but only a few
should be chewed and digested thoroughly.
Back then, when she still had to climb on a box to read the plaque, she had thought the chewing and digesting were meant literally and wondered, horrified, why Mo had hung on his workshop door the words of someone who vandalised books. Now, she knew what the plaque really meant, but tonight she wasn’t interested in written words. Spoken words were what she wanted to hear, the words being exchanged in soft, almost inaudible whispers by the two men on the other side of the door.
‘Don’t underestimate him!’ she heard Dustfinger say. His voice was so different from Mo’s. No one else in the world had a voice like her father’s. Mo could paint pictures in the empty air with his voice alone.
‘He’d do anything to get hold of it.’ That was Dustfinger again. ‘And when I say anything, I can assure you I mean anything.’
‘I’ll never let him have it.’ That was Mo.
‘He’ll still get his hands on it, one way or another! I tell you, they’re on your trail.’
‘It wouldn’t be the first time. I’ve always managed to shake them off before.’
‘Oh yes? And for how much longer, do you think? What about your daughter? Are you telling me she actually likes moving around the whole time? Believe me, I know what I’m talking about.’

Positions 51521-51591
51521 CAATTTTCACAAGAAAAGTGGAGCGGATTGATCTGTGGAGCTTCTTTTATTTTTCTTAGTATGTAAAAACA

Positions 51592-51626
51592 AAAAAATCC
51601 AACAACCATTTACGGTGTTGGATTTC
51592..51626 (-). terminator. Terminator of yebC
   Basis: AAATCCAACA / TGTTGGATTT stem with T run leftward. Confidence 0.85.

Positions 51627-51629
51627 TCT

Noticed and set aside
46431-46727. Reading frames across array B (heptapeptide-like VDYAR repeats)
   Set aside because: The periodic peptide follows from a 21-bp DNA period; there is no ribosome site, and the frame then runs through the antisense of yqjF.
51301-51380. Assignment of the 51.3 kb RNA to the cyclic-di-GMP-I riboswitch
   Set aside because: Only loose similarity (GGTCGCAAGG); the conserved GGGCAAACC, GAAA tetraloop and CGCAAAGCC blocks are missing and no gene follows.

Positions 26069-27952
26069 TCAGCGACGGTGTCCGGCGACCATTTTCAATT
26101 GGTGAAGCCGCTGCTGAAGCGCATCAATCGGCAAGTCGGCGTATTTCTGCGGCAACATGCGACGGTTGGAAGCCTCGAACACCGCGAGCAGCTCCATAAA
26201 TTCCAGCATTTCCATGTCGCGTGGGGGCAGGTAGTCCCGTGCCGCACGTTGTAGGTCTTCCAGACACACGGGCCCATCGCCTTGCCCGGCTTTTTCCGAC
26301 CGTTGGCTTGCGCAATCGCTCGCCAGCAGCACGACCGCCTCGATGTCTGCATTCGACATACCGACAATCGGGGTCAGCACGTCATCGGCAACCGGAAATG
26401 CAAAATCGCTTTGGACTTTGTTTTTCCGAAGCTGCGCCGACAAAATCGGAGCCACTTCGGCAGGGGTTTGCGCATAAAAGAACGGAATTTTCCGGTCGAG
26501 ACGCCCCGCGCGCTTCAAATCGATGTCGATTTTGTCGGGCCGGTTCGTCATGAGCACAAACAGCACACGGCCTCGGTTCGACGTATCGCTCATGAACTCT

It was so quiet behind the door that Meggie scarcely dared breathe in case the two men heard her.
Finally her father spoke again, hesitantly, as if his tongue found it difficult to form the words. ‘Then what do you think I ought to do?’
‘Come with me. I’ll take you to them.’ A cup clinked. The sound of a spoon against china. How loud small noises sound in a silence. ‘You know how much Capricorn thinks of your talents. He’d be glad if you took it to him of your own free will, I’m sure he would. The man he found to replace you is useless.’
Capricorn. Another peculiar name. Dustfinger had uttered it as if the mere sound might scorch his tongue. Meggie wriggled her chilly toes and wrinkled her cold nose. She didn’t understand much of what the two men were saying, but she tried to memorise every single word of it.
It was quiet again in the workshop.
‘Oh, I don’t know,’ said Mo at last. He sounded so weary that it tore at Meggie’s heart. ‘I’ll have to think about it. When do you think his men will get here?’
The word dropped like a stone into the silence.
‘Soon,’ repeated Mo. ‘Very well. I’ll have made up my mind by tomorrow. Do you have somewhere to sleep?’
‘Oh, I can always find a place,’ replied Dustfinger. ‘I’m managing quite well these days, although it’s still all much too fast for me.’ His laugh was not a happy one. ‘But I’d like to know what you decide. May I come back tomorrow? About midday?’
‘Yes, of course. I’ll be picking Meggie up from school at one-thirty. Come after that.’
Meggie heard a chair being pushed back, and scurried back to her room. When the door of the workshop opened she was just closing her bedroom door behind her. Pulling the covers up to her chin, she lay there listening as her father said goodbye to Dustfinger.
‘And thank you for the warning anyway,’ she heard him add as Dustfinger’s footsteps moved away, slowly and uncertainly as if he were reluctant to leave, as if he hadn’t said everything he’d wanted to say. But at last he was gone, and only the rain kept drumming its wet fingers on Meggie’s window.
When Mo opened the door of her room she quickly closed her eyes and tried to breathe as slowly as you do in a deep, innocent sleep. But Mo wasn’t stupid. In fact, he was sometimes terribly clever.